Academic VS explainer science writing: what’s the difference?
Online readers often come across a variety of styles of scientific writing. Often, there are vast differences between the content and style of academic science writing and popular science writing. So how do they differ? And what are they used for?
The purpose of academic science writing
Academic science writing is used to advance the knowledge of the scientific community. This kind of writing uses specialised jargon and plenty of data and detail. The quality of the data and the context and references provided by the author demonstrate credibility to a reader. The language used is aimed at a specialist audience with prior knowledge in the field, but it should also be economical, specific and clear. The reader should come away from the article able to conduct further research and reach their own conclusions based on the findings of the study.
Academic writing should be entirely factual, sparing and unbiased. There is no need for an academic science paper to build a narrative that appeals to the emotions of its audience; it is there to present information to an informed audience.
This is aimed at an audience with specialist knowledge. It is not suited for authors interested in engaging a broader readership. That’s where explainer science content comes in.
The purpose of explainer science writing
Explainer science writing seeks to educate, entertain and engage a lay audience. There are many explainer science blogs on the internet, offering a way into understanding cutting-edge science. Because these blogs are not subjected to the review of experts in the field, though, some may spread inaccurate information.
Explainer science pieces often quote experts on hot topics, and good writers will supply robust references and links to trustworthy primary source material, such as original studies and publications by respected science organisations to back them up.
There are a few ways to find trustworthy explainer science pieces, one of which is to search in news databases. Trustworthygeneral news sites will usually have expert, authoritative and reliable science content. The purpose and format of any writing depends on the target audience, and the audiences for academic science and explainer science writing are vastly different.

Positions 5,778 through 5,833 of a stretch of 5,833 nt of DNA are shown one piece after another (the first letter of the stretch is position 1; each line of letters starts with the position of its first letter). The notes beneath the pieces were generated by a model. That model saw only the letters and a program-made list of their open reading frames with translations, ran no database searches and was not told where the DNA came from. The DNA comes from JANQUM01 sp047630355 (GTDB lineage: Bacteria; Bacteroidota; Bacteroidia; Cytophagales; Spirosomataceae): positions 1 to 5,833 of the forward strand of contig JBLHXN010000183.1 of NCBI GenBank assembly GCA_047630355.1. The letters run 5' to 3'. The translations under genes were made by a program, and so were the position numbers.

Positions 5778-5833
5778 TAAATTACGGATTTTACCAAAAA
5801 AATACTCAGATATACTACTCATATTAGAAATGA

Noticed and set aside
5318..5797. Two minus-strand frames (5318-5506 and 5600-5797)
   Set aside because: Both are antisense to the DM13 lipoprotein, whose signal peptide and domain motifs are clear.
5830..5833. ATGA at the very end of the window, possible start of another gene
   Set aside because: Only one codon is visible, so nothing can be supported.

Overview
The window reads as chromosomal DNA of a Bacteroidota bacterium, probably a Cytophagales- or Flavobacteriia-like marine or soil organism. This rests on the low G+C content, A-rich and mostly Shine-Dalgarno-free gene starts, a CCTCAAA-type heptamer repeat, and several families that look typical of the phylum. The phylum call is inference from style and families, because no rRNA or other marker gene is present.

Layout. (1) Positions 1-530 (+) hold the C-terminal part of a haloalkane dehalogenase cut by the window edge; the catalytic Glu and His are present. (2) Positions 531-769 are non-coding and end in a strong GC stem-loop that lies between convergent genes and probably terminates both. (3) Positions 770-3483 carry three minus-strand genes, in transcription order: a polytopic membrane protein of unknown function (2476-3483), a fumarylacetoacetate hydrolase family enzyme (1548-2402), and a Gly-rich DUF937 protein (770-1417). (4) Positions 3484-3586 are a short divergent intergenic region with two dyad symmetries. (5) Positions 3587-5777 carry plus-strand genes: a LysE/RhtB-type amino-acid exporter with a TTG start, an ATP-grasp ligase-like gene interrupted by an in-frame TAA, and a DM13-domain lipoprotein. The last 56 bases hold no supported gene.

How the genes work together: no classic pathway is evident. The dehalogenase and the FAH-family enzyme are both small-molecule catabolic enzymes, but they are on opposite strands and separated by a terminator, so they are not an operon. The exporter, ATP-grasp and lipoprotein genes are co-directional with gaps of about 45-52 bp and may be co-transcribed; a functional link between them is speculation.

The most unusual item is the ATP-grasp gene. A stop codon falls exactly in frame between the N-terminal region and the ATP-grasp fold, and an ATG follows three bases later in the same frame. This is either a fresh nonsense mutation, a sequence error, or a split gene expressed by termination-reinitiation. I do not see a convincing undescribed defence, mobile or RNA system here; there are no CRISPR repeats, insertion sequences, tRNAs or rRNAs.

A question of style: academic VS popular science writing
The key difference between the two types of writing is register: scientific jargon versus plain language. But style is an important difference as well.
Academic science writing can be longer and more densely populated with data, offering a high level of detail and extensive background information. Combining new data with their own contextual knowledge, an expert audience can see the whole picture. Academic science writing can be a dry read, but it is meant to inform, not entertain.
In contrast, popular science articles use a simple style, and aim for maximum readability. The author might break down the content into digestible sections with helpful headings, incorporate multimedia elements and carefully select the correct level of detail, balancing accuracy with clarity.
Popular science pieces use a hook in the main paragraph to draw in the reader. Meanwhile, the conclusion should reward the reader. This approach can be challenging if – as often happens in the world of research – there are no definite answers to share. The information is the focus of the piece, and it must be faithfully depicted, but the writing must be engaging to captivate the target audience.
Key points to take away
Both academic and popular science writing seek to persuade the audience, though both use different techniques. No matter the audience, the writing must be clear, evidence-based and captivating in order to maintain the reader’s attention, earn their trust and compel them to learn more.
The audience defines the way in which information is written and presented, and a study read by professional researchers may well cross over into accessible lay content for the wider public. When considering a piece of science writing online, it is a good idea to learn a little about the site, the author and any affiliations to assess its reliability.
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